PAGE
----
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Opposition in Sabah must first put act together
Published on: Sunday, August 20, 2017

By Datuk John Lo
My intention of this article is not to criticise the opposition in Sabah.

Far from it. My hope is to encourage them to undertake some reflections, including whether they are in politics to fuel their egos, for their self-interest or to render genuine contribution for the interest of Sabahans.

After reading the lamentations of Datuk Lajim’s press statement on the absence of unity in Sabah’s opposition on 10 August 2017, I kind of sympathise with him as the leader of the opposition in the Sabah Legislative Assembly.

His appointment by the Sabah Legislative Assembly as the opposition leader, without consent and support by other opposition assemblymen, has rendered him ineffectual. No fun being a one-man opposition, a general with no lieutenants. The bottom line is – the opposition is weak if it cannot agree who is to lead.

Saddening to see the opposition, as a political group, has become hapless and purposeless.

An effective opposition is critical to the success of parliamentary democracy, smooth functioning of the government founded on democratic ideals. A creditable opposition’s primary duty is to act as “check and balance” and “alternative government”. If it cannot perform these basic tasks effectively and faithfully for the people, then it has failed. An ineffective opposition, especially one with too many political parties or too many generals who want the leadership plum job can be a grave liability to the people and country.

Electing a headless or fragmented opposition into government can be a harbinger of messy economic future as many countries have gone through this very painful experience. It is like jumping “from the frying pan into the fire”. The Sabah opposition as it is now, is in a high stage of disarray. Much more serious than lacking in unity as Lajim as spoken. It has no unity of purpose, no unity of political philosophy, no unity of modus operandi, no unity of economic vision, no unity of leadership and no unity of core values. Being fond of democratic principles, I hope all the opposition parties in Sabah can unite sometime in the future. My humble assessment from newspapers, is that this is not going to happen anytime soon. Unless you can believe in miracles. I have lost count of the number of political parties in Sabah. The opposition in Sabah, therefore, will not count much as a group in the next general election which is very near. Let me elaborate on the various types of unity that are so lacking.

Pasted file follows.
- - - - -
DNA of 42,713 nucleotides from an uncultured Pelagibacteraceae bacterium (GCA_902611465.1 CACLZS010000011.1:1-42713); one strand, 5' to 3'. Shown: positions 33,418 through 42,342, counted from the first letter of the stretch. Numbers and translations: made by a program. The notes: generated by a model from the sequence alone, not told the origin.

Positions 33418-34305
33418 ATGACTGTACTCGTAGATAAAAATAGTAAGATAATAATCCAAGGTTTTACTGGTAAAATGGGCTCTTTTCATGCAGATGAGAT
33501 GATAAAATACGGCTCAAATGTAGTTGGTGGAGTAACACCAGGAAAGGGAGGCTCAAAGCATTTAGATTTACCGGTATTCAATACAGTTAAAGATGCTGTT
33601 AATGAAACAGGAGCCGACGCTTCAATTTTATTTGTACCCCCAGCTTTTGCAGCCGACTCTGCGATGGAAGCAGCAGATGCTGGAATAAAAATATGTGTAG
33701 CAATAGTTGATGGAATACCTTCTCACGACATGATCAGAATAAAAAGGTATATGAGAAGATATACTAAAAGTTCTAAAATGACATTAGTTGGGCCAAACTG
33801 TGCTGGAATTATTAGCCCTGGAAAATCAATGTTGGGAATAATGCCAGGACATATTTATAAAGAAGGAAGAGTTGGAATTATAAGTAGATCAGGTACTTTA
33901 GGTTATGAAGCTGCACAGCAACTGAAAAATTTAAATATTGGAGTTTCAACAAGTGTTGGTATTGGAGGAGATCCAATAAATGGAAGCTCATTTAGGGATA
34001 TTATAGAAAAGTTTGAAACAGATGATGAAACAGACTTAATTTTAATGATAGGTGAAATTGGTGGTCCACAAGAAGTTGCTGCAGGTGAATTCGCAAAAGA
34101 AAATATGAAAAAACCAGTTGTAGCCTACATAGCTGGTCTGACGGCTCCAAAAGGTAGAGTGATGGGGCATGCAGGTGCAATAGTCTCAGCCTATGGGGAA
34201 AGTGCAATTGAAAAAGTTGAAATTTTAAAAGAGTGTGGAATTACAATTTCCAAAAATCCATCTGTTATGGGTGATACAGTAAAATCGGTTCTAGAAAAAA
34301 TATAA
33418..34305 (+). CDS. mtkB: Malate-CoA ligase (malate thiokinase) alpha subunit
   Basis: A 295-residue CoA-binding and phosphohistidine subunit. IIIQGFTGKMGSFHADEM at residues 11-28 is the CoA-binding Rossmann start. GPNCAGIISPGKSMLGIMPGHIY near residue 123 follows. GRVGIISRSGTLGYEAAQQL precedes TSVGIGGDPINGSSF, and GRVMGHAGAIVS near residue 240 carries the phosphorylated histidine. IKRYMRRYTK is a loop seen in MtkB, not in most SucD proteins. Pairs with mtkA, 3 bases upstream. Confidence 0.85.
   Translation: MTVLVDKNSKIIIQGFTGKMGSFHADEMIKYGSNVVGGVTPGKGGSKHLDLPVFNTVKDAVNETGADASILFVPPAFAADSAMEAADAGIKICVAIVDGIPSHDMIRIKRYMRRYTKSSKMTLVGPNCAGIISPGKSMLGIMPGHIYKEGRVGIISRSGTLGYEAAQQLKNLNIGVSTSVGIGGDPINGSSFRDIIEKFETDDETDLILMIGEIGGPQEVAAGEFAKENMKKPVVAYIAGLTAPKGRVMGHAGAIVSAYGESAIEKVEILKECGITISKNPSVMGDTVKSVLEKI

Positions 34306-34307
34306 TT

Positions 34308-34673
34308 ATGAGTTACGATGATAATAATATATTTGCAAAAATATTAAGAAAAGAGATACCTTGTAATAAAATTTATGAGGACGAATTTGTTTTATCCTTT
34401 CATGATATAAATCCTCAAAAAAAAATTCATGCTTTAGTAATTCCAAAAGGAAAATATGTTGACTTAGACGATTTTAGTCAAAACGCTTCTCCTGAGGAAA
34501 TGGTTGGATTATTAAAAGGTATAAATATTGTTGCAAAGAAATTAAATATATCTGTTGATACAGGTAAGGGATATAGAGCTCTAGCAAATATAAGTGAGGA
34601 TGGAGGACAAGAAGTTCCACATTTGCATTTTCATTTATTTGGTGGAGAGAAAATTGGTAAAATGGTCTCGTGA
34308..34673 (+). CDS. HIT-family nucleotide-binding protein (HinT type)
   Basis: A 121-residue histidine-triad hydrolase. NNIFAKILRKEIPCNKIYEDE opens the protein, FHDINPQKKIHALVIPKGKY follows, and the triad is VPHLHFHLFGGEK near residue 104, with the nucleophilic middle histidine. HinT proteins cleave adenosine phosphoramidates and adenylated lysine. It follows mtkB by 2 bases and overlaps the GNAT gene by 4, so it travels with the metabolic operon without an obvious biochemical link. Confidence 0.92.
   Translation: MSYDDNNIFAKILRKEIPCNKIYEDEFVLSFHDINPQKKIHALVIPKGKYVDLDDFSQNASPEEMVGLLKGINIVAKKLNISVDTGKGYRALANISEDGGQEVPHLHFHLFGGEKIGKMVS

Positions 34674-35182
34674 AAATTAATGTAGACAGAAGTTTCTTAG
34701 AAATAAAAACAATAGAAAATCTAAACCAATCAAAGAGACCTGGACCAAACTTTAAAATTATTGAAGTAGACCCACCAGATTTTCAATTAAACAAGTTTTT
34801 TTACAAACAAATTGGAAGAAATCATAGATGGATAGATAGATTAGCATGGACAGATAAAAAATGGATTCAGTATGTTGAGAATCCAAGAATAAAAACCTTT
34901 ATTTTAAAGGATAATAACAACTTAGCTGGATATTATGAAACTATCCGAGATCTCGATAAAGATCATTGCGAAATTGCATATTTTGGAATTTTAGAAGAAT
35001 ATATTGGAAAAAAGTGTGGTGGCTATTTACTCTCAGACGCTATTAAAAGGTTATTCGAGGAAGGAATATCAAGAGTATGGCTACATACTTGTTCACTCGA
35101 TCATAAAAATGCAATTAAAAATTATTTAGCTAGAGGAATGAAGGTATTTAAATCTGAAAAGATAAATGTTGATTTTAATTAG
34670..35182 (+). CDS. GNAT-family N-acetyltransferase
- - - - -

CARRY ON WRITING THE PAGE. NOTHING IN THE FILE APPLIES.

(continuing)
Opposition lacks unity of purpose: The only purpose the opposition parties have is to defeat the BN state government in the next general election and take over the government. To them, these may be good objectives for their own benefit but do not mean much for Sabahan voters. Sabahans must know what they can realistically do for them. Please no “promise of high heavens”. The opposition has nothing much to convince Sabahans with.

In fact, such ambitions without substance is plainly frightening. One party is keen on reclaiming the supposedly lost rights of Sabah. Another is screaming the slogan “Sabahan for Sabahans”. Most are just silent.